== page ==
Eight games are included in Hoyle Casino: Blackjack, Craps, Poker, Pai Gow Poker, Roulette, Slots, Video Poker and Video Slots. The most visually impressive of the games is Roulette, in which the ball bounces around the table in a surprising display of realism. Each game goes as slow or fast as players wish, allowing them to either skip through the dealer and opponent commentary or take it all in, as they choose. At any point in the game players can pull up a help screen that gives valuable tips not only on how to play the game, but what buttons to push in case there is some confusion. Players can also ask for hints, after which the computer will tell them the best way to proceed.

At the beginning of the game players are allowed to build their own characters, selecting their gamblers’ names and pictures. Once they have chosen, they are shown their bankroll and credit card and, without further ado, they enter the casino. From there on, the game sticks to the basic casino game formula. Build on your bankroll and begin betting higher and higher until you’re finally good enough (and rich enough) to enter the high stakes area. The one thing that sets this game apart from casino games past is the fact that it allows players to go online and bet against live opponents on SegaNet.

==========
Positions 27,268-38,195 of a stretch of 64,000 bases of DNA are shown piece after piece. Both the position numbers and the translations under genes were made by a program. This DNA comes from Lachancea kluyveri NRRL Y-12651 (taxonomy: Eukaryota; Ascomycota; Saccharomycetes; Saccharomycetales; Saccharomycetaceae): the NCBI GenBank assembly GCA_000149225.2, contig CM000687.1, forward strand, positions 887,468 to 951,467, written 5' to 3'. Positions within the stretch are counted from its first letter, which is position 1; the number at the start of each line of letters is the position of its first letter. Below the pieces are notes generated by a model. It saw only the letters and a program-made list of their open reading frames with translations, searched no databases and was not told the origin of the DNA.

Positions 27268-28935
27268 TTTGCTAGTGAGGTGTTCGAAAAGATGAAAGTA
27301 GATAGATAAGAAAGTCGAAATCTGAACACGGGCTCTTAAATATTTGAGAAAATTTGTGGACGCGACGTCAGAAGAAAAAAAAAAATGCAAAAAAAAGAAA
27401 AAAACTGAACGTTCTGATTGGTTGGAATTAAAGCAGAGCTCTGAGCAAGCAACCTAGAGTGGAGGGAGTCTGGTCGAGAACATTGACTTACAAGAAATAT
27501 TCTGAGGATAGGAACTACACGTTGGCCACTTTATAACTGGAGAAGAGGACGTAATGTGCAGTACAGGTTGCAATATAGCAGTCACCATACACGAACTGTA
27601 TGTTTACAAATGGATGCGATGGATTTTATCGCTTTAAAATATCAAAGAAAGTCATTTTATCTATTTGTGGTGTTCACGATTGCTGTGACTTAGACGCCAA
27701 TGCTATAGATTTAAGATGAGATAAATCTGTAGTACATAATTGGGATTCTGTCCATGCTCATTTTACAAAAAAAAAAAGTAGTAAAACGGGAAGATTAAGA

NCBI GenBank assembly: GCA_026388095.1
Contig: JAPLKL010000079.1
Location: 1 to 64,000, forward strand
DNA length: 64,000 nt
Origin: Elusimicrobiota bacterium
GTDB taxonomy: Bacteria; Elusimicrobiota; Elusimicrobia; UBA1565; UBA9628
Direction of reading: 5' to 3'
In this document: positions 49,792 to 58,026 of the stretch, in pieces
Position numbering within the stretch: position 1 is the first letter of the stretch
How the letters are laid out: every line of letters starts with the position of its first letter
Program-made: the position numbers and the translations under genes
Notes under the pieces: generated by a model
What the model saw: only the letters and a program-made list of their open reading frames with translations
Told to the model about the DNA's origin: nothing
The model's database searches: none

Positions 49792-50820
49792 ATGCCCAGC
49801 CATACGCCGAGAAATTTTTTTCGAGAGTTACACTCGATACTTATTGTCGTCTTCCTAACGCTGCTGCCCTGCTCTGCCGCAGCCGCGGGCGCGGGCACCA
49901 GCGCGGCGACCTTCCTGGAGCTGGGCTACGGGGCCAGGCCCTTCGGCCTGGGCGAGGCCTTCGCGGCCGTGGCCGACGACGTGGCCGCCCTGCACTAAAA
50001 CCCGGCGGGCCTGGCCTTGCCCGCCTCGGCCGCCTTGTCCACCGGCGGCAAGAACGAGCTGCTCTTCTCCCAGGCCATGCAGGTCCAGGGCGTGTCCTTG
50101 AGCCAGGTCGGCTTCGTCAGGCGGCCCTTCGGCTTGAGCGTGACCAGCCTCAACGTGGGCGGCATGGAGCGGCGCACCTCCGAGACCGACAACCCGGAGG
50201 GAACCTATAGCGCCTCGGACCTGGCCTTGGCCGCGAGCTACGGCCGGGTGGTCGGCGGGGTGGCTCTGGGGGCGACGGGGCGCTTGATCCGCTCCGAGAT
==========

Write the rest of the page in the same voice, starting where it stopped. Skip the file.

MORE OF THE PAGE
For fans of casino games, Hoyle Casino will be a good buy. While it’s not really groundbreaking in terms of graphics and options, it certainly takes the genre to new heights with the load of extras thrown in. Those who have never played a casino game and have no desire to would be better advised to spend their money on a trip to Vegas — and stay away from showgirls and guys with long gold chains obscured by massive amounts of chest hair when they get there.